A resident of a Washington state community who managed to save his home from a Labor Day wildfire told NBC News that it felt like "a war zone."
Larry Frick, 53, is one of few remaining homeowners in Malden, Washington, a community of just 200 people where 80 percent of the small town was destroyed by wildfires on Monday, according to the Whitman County Sheriff's Office.
"Everything around me is gone," Frick told NBC News in a video interview on Wednesday. "All my neighbors, everything, there's no standing structure."
Frick and his wife Chandelle learned that wildfires were approaching their home in Malden on Monday while they were out of town visiting family for the holiday weekend. They soon found out that their town had been evacuated, but unable to reach Frick's elderly mother-in-law who lives in the family home, they pushed through the smoke to get home and check on her.
"I've never been in a war zone, but I would say that maybe this is what it was like," Frick said of the scene he found upon arrival. "There were explosions going off non-stop, and some really big ones where I could feel it shake the ground."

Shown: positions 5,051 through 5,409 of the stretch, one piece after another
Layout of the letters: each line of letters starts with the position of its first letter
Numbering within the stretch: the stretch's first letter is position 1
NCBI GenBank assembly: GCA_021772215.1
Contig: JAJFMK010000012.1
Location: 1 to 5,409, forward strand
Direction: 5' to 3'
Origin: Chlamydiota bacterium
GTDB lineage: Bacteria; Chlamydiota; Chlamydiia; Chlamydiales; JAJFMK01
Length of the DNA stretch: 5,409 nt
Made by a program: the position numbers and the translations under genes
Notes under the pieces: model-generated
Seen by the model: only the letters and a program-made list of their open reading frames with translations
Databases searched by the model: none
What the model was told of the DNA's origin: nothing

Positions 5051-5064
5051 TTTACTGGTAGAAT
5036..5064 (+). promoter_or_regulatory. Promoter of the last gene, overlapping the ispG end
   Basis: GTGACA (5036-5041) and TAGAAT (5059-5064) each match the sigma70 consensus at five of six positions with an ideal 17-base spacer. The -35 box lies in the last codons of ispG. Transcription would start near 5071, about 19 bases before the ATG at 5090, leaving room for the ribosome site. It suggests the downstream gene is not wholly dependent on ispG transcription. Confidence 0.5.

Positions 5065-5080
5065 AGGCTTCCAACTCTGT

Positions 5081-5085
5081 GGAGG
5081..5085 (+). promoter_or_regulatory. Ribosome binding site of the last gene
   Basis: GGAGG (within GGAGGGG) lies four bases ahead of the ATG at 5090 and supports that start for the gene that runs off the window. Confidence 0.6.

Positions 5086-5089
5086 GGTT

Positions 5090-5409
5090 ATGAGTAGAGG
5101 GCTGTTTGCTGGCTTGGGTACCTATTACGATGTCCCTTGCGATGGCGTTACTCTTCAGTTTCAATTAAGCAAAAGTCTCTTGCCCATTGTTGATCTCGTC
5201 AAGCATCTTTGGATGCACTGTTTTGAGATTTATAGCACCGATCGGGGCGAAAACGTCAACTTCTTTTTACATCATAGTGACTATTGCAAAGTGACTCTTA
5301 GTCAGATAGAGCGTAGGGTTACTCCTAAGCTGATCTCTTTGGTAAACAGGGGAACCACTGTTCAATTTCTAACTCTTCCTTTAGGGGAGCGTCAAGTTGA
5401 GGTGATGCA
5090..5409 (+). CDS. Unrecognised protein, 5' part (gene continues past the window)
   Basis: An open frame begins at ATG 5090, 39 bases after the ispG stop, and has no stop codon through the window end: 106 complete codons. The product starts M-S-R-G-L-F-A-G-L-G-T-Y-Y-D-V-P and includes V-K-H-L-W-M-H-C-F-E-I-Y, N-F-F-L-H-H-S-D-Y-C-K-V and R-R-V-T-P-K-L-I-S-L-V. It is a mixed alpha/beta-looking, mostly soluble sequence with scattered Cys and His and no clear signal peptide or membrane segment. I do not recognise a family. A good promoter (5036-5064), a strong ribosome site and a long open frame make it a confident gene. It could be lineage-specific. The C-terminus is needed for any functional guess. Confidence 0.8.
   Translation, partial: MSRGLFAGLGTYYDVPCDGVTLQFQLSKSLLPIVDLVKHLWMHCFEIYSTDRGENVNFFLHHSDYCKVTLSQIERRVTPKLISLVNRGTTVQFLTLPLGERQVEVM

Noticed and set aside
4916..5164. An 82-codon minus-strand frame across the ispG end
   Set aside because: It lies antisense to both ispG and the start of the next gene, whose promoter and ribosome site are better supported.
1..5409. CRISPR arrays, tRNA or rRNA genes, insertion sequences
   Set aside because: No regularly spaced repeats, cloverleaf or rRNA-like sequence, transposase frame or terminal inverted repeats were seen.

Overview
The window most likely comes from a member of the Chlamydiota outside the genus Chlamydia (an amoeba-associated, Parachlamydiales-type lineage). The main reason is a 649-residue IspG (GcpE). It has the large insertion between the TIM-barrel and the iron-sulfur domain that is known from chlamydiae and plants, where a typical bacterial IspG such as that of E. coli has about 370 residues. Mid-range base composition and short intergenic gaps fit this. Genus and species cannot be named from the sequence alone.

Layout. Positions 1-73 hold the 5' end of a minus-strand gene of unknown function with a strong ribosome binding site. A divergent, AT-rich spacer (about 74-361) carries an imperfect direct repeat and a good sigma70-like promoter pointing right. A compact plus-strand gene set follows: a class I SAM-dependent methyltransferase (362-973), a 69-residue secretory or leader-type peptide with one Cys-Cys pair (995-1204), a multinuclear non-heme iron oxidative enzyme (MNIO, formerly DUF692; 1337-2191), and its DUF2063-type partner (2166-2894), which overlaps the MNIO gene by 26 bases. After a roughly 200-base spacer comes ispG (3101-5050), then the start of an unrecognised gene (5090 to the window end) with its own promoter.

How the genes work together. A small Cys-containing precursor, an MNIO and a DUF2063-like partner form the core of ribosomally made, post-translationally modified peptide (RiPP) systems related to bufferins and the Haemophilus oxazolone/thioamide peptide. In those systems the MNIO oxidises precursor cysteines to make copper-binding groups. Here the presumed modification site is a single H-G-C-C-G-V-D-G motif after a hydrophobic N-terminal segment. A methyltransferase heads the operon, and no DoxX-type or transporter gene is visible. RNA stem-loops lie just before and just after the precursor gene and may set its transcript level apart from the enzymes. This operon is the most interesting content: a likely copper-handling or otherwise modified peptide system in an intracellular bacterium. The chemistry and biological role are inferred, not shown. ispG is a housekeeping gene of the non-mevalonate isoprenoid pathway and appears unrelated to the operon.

After finding out that his mother-in-law was safe, Frick and his wife decided to try and save their home, where only the deck had begun to burn. The pair said they managed to keep the flames gathering on their property at bay with just two hoses and a sprinkler system before they were joined by volunteer firefighters from a neighboring community.
Other members of the community were not so lucky. Frick said he watched his neighbor's home catch fire and burn to the ground in under 20 minutes.
"The smoke was so thick and embers were hitting me as I was in my yard, running around and branches were falling. I don't know if I was scared. I just I couldn't believe it," he said.
Today, the only building that Frick can see from his home is the town church, which also survived the blaze. The fire had been contained as of Wednesday, with crews still on the ground responding to flare-ups, the Whitman County Sheriff's Office said in an update.
Wildfires have left at least six dead and destroyed hundreds of thousands of acres of land and property across California and the Pacific Northwest. Washington's Commissioner of Public Lands Hilary Franz confirmed on Wednesday that a child had been killed in the 163,0000-acre Cold Springs fire between Spokane and Seattle, the state's first fatality.
In Malden, state resources and charities are on the ground to support residents, but Frick fears that many of his neighbors were not insured. He said he and his family plan to stay and help rebuild the town, but he knows that's a long way off.
"I don't know how many people will decide to come back after losing everything they've ever had," he said.